Myths And Facts On Weaning Foods

National nutrition week: myths and facts on weaning foods

National nutrition week is a health initiative by the Government of India to raise awareness on nutrition. It is celebrated each year from 1st to 7th September and is aimed at raising awareness about the importance of nutrition at all the stages of life. The theme for this year is \”feeding smart right from the start\”. This theme is aimed at emphasizing on the importance of nutrition during infancy and childhood. As this stage forms the pillar of overall health of an individual in the later stages of life, it is of utmost importance. Nutrition in the first 6 months in the form of exclusive breastfeeding can be the most wisest decision by a mother. It not only provides immunity in those early days but also provides protection towards a host of other diseases during adulthood. It is evident through several researches that kids who are breastfed exclusively for first 6 months are less prone to allergies and infections than kids who are not. After the completion of 6 months starts the weaning process (initiating foods in addition to mothers milk). This is the stage which comes with confusion, at times intrusion by senior family members coupled with lack of education in selection of correct weaning foods. There are several myths associated with weaning and on account of national nutrition week we would like to address these myths and also highlight the related facts:
  • Myth: Packaged baby food is healthy and nutritious for the infant.
Fact: Packaged baby food is completely unwanted as it can be prepared at home without additives. Even in cases when there is no access to cooking separate baby food, one can directly start with adult food like rice/ pulao/ khichdi/ vegetable khichdi/ veg dalia, etc rather than feeding packaged baby foods. One should consult an expert to make healthy baby foods at home which can prove to be extremely nutritious and provide adequate growth and development.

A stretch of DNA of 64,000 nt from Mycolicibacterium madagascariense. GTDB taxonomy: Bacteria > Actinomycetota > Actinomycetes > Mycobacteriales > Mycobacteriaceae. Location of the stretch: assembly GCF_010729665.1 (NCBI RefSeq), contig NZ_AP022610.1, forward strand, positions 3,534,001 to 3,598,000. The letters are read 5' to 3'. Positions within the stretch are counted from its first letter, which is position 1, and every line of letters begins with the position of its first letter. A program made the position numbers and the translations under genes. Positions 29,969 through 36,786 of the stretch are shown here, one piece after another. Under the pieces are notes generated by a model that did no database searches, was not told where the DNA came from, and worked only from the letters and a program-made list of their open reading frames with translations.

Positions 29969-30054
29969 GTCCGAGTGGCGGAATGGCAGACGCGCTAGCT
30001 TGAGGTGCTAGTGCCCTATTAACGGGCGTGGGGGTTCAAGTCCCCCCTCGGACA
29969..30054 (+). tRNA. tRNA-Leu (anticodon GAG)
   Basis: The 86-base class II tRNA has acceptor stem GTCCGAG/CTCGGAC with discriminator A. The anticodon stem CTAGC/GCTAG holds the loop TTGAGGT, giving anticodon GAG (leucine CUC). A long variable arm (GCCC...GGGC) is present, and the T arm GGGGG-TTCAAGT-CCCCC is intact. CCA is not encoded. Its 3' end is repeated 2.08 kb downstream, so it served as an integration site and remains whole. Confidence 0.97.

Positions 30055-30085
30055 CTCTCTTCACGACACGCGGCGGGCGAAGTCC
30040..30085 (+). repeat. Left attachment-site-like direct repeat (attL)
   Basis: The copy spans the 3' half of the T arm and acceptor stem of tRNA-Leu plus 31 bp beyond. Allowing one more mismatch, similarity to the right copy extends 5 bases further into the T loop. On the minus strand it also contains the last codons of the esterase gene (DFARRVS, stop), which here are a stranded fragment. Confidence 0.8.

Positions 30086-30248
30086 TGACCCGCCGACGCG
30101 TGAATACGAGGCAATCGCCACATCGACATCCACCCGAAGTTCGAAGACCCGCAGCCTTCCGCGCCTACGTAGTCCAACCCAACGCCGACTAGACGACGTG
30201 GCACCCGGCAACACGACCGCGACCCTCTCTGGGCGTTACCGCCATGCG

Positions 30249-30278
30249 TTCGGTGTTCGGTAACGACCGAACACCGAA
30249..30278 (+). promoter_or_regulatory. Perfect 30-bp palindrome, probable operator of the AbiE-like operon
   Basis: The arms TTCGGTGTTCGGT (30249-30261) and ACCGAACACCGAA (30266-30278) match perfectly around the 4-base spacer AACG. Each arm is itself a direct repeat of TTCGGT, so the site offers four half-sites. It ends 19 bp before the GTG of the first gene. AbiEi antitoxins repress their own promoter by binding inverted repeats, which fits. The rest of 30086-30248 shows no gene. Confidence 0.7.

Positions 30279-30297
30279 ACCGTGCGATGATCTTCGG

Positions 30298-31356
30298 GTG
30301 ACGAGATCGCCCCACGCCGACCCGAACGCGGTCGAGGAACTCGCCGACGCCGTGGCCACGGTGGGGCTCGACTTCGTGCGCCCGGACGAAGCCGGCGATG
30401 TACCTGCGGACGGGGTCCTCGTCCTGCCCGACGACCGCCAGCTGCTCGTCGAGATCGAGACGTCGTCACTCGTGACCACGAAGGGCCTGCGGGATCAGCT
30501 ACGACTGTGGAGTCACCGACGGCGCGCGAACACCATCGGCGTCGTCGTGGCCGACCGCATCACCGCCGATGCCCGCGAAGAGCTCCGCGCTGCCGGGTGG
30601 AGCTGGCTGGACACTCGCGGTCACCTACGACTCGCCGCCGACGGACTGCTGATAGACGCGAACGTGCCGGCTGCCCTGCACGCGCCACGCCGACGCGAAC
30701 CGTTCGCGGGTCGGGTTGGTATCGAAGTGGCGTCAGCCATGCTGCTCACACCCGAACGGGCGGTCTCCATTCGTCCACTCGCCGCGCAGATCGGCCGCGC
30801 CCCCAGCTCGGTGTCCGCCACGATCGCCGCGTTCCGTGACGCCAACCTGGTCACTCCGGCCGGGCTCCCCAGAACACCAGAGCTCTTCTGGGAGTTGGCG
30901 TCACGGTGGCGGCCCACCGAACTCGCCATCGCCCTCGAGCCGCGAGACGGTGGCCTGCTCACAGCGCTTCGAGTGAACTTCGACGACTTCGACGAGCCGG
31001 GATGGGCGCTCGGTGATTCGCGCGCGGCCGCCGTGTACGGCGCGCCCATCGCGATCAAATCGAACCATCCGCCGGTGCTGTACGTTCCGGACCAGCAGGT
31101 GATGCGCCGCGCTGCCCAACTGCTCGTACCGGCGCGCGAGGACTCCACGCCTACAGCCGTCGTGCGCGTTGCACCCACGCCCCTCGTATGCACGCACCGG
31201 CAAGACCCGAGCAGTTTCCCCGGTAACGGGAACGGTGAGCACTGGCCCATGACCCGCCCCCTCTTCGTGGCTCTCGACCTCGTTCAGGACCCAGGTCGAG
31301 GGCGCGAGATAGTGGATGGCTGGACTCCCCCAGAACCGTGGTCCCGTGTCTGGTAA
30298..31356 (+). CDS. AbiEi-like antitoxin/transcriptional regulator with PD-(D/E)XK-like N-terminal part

• Myth: Rice water (also known as kanji/ pej) is a good weaning feed.
Fact: Infants need calories during their growing stage and neither rice water nor any other water can provide healthy calories. Instead, cooked rice is a better weaning food option.
  • Myth: Soups are a healthy option to be fed 4-5 times a day.
Fact: Soups are healthy when freshly made, however they do not impart any proteins for them to be used repeatedly throughout the day. In order to make them more healthy and to be given more than 2 times a day, one can add cooked dal – rice or cooked khichdi to soups. One should avoid adding thickening agents like cornflour or cornstarch.
  • Myth: All foods should be given in pureed form.
Fact: Infants do not need to be fed food in pureed forms. They can tolerate well cooked food like rice, pulao, vegetables, etc
  • Myth: Starchy vegetables may not be tolerated well by infants.
Fact: All vegetables are good sources of vitamins, minerals and fiber and all starchy vegetables are an additional source of calories. They should be well washed and cooked before feeding. They are a healthy option as finger foods. Also, they should not be peeled; they can be given with skin to infants.
  • Myth: Infants should be given higher amount of fats in each feed for better growth.
Fact: Fats like oil and ghee are essential for growth but not in excessive amount. They do not need to be added into each and every feed.
  • Myth: Non-veg food items should not be fed as they may not be tolerated well.
Fact: Infants can be given non-veg food items in small quantities like boiled egg, shredded chicken, etc. As they are good sources of proteins, they play an important role in growth and development.
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